Michelle Rodriguez on Ayahuasca

Fast and Furious Star Michelle Rodriguez on Taking Ayahuasca

In the new documentary The Reality of Truth, the famous actress comes clean about using the potent psychedelic Ayahuasca as a means to cope with the loss of fellow actor Paul Walker to a fatal car crash back in November of 2013.  The two costarred in the blockbuster film The Fast and Furious and developed a close bond.  

The documentary was produced and directed by well-known spiritual guru Deepak Chopra and Mike “Zappy” Zapolin.  The film centers on uncovering the truth behind mysticism and the medicinal otherworldly nature behind mushroom and DMT, or spirit molecule.  The film contends that the true nature of reality can be uncovered through intense periods of introspective meditation and tripping through hallucinogens.  

Rodriguez said she spiraled into a deep depression and existential funk after learning of her friend’s death in a car accident where he was engulfed in flames.  She admits she went, “berserk, crazy, and nuts,” in the days following the tragic incident.  She goes on to say that she tried to hide herself and wondered, “physically what I could do to get my mind off existentialism and how transient life is.”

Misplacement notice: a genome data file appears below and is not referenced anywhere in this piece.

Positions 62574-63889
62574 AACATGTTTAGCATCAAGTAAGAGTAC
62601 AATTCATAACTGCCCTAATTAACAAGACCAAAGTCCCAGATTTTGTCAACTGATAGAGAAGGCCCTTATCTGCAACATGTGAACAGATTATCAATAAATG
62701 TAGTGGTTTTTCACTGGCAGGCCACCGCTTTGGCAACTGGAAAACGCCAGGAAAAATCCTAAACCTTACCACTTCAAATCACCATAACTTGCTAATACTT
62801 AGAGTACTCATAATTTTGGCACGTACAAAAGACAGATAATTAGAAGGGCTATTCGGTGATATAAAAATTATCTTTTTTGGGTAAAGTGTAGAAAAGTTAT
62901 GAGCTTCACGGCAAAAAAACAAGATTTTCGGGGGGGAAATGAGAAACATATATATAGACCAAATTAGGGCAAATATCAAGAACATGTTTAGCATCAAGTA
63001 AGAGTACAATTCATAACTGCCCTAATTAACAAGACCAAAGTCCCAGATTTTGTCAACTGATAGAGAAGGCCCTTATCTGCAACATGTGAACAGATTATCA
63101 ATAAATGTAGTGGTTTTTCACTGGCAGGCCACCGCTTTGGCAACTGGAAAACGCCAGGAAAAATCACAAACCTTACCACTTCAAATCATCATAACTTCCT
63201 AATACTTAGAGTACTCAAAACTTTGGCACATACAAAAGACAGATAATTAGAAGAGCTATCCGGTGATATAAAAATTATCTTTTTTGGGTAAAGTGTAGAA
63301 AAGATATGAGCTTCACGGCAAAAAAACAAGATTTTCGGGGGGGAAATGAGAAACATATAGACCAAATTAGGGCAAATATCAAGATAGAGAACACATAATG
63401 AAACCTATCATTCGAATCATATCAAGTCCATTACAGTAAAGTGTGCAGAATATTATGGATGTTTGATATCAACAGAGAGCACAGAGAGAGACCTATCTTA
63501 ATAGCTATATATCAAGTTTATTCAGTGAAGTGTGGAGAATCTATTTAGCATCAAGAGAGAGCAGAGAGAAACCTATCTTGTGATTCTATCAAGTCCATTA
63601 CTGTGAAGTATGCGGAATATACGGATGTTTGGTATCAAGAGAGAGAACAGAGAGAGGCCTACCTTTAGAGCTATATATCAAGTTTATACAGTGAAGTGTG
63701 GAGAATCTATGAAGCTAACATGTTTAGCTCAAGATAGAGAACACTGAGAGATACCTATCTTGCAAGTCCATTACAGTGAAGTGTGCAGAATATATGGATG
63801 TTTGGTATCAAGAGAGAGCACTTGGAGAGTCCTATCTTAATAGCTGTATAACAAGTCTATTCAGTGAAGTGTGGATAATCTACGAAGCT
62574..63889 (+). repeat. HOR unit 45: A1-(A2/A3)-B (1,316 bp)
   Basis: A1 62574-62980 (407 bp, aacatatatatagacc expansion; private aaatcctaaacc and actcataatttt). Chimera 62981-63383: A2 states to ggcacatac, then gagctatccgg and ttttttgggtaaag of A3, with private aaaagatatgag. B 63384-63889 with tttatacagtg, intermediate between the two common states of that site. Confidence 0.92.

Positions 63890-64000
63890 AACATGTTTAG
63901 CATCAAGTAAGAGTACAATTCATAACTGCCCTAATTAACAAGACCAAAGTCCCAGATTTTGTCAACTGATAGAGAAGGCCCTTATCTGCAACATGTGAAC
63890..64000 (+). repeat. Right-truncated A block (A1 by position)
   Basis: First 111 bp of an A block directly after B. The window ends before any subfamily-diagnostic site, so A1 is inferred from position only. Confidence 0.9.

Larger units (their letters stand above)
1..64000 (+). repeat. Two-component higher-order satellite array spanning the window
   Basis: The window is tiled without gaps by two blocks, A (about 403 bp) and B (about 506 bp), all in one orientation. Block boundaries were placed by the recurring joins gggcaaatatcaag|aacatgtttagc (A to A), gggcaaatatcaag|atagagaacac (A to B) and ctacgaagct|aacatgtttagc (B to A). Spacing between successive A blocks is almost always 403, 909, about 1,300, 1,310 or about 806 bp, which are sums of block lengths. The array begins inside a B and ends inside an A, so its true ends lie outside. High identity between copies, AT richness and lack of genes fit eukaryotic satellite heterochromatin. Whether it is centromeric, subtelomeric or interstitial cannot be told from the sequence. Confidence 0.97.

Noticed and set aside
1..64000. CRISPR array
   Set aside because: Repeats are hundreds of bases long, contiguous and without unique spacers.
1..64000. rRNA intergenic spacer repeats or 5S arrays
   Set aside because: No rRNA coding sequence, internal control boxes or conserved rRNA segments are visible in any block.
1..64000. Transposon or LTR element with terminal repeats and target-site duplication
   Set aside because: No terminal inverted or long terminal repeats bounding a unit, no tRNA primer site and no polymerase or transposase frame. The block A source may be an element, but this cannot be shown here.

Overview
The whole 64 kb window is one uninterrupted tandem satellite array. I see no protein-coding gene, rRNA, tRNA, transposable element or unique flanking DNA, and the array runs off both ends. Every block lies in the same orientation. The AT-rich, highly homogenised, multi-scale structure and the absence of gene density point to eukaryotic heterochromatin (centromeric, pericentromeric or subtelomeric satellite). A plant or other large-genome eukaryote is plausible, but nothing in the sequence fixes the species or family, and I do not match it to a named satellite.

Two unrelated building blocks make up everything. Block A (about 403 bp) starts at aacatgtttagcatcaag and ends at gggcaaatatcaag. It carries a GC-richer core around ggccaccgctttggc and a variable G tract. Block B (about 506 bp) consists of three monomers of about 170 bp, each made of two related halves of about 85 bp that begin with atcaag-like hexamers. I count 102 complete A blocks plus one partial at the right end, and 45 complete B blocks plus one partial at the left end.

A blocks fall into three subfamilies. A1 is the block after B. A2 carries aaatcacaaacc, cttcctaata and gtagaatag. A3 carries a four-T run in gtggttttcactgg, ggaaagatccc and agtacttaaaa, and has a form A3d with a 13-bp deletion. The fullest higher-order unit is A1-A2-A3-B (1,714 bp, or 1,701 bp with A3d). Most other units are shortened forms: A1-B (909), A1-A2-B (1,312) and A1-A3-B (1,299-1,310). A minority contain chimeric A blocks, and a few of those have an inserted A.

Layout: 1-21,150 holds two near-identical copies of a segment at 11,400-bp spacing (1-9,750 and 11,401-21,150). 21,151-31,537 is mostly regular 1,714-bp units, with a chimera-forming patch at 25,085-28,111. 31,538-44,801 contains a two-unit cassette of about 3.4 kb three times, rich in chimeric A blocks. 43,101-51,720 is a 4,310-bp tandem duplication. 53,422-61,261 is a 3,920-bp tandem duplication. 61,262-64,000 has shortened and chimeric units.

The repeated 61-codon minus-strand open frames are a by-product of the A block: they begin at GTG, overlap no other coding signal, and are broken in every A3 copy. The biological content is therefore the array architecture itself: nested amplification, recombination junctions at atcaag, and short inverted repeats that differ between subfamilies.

In a scene during the movie Rodriguez is shown participating in a traditional shamanic ritual sipping the brewed tea of ayahuasca leaves.  She then experiences a revelation of deep sadness not at losing Paul Walker, but at the realization that he was now in a better place and she expressed regret at not being able to be there with him also.  

Despite its controversial history ayahuasca has been known to combat the negative effects of depression and even addiction.  Long-term users of ayahuasca are reported to have increased seratonin levels the hormone responsible for mood regulation.  This is especially relevant when discussing addicts who tend to have lower levels of this critical hormone being produced in the brain.  

“Here we have a medicine that apparently reverses these deficits, something no other medicine is known to do,” Dennis McKenna, an ethnobotanist and professor at the University of Minnesota, told LA Weekly in 2013.

Mckenna was hoping to procure funds to conduct a study in Peru looking to determine whether ayahuasca was an effective treatment for war veterans who suffered from debilitating post traumatic stress disorder (PTSD).  It is unlikely that there will be any trials of the drug anytime soon since its active ingredient, DMT is a banned schedule 1 drug in the United States.  The potent hallucinogenic brew has also been linked to several deaths.   In 2012, 18-year-old Kyle Nolan was found dead after allegedly taking ayahuasca at a retreat in Shimbre Shamanic Centre in Peru. Jose Manuel Pineda was arrested along with two others after admitting to disposing his body in the ceremonial grounds.


1 Response

Leave a Reply


For Immediate Help, Please Call our 24/7 Helpline